LATE mountain bike star Rab Wardell was "always laughing and just really happy" and his "goofy laugh" ensured that others did too.

Charline Jones, who won a women's team sprint cycling silver medal at the 2010 Commonwealth Games, and competed in Glasgow four years later, said that he was "loved by so many people" in an emotional tribute to her close friend.

Rab, who, like Charline, is from Dunfermline originally but lived in Glasgow, died last week aged just 37 after suffering from a cardiac arrest.

His partner, two-time Olympic cycling champion Katie Archibald, revealed in a heartbreaking post on social media that she had tried to resuscitate her partner, who had won the elite men's title at the Scottish MTN XC (Cross-Country Mountain Bike Series) two days previously, after which he had also appeared on BBC Scotland's 'The Nine'.

Following Rab's death, tributes from across the cycling community and beyond poured in, and Charline, 34, told the Press that their paths crossed even before she took up cycling.

"He's from Garvock, I'm from just round the corner, Scotland Drive, so we're from the same kind of place," she said.

"He was best friends with my neighbour, so I saw him a lot when I was younger. He was always laughing and just really happy.

"When he came back into my life, when I got into cycling, he must have just decided to stop riding at as high a level, and he was coaching more. He was really young – he must have been 23, 24 – and he was taking track sessions at Meadowbank in Edinburgh.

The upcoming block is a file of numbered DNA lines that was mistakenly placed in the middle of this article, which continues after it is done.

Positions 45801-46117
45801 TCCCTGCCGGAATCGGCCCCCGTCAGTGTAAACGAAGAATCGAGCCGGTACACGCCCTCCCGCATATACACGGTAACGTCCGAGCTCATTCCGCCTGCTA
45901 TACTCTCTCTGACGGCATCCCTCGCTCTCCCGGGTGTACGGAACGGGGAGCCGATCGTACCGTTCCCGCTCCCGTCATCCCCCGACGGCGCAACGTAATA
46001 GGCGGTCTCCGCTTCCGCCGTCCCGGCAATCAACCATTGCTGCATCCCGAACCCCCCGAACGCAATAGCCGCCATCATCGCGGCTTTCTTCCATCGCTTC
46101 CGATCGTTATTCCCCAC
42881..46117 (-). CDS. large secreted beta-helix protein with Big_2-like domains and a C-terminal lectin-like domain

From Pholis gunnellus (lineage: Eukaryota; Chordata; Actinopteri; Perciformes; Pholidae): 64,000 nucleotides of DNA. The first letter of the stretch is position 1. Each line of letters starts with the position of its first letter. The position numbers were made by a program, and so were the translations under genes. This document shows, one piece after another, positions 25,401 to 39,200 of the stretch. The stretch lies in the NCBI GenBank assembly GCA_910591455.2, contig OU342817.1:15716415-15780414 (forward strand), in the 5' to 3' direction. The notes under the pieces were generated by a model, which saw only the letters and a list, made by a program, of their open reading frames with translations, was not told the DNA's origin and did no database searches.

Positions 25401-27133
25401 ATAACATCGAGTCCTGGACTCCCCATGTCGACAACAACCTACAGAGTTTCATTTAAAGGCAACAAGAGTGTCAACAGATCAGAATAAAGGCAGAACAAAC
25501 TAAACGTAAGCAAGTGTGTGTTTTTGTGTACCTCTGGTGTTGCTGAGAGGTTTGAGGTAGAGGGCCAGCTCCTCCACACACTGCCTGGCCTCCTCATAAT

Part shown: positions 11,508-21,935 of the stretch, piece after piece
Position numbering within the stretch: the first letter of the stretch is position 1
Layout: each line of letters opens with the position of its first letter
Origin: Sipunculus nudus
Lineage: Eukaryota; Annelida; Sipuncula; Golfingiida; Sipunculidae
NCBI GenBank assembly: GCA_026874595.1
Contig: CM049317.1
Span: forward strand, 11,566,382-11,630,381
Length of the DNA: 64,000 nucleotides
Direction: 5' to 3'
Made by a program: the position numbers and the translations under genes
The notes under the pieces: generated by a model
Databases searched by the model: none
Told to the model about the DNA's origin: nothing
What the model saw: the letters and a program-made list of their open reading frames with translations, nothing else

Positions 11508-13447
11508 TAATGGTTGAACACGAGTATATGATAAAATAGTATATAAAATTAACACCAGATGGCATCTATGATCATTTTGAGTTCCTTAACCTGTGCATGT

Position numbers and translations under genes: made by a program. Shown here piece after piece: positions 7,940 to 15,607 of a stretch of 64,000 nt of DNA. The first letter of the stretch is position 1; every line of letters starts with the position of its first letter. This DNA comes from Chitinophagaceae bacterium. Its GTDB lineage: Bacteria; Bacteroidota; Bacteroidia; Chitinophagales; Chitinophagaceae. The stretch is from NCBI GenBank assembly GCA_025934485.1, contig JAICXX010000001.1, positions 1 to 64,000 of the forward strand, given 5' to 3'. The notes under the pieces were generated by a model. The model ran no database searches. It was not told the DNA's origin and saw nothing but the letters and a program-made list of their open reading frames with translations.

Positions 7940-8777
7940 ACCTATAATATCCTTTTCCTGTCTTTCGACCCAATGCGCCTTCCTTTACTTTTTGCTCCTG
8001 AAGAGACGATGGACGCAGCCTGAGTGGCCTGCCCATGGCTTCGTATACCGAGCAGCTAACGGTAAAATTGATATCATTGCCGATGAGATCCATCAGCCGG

"I just started when I was 18, 19, and when I saw that he was taking the track sessions ... it was just so funny how it all works out. He was there and it was a familiar face. He was so nice and so good at just reassuring you; that was one of his really good qualities."

Charline joked that "it was like I was following him about" when she also made the move to live in Glasgow, where she is based with her rugby-playing husband, Lee, after discovering that Rab lived "just around the corner" in the city's Shawlands.

She said that they would often "check in" with each other if Katie, one of Charline's best friends, or Lee, who made his fourth Commonwealth Games appearance for Scotland in the rugby sevens competition in Birmingham this year, were away competing in their respective sports.

"He was just such a friendly, happy, funny guy," Charline continued.

"He was always there if you were struggling. If I was maybe struggling with cycling, he would give me a message or a text; he would always be there. He was just there for everyone.

"He was a really good friend, never mind the cycling stuff that he'd end up smashing basically his whole life, but especially in the last two years, what he's done, and his climb up to professional bike-riding; he never made it to a professional level (until this year), as a paid cyclist. He was so dedicated.

"He was so great at telling stories. He was a great storyteller. The suspense was always just the right amount of time, the details were always great, and then, of course, his laugh was just the best laugh ever. It was just a goofy laugh; if he was laughing, you couldn't not laugh!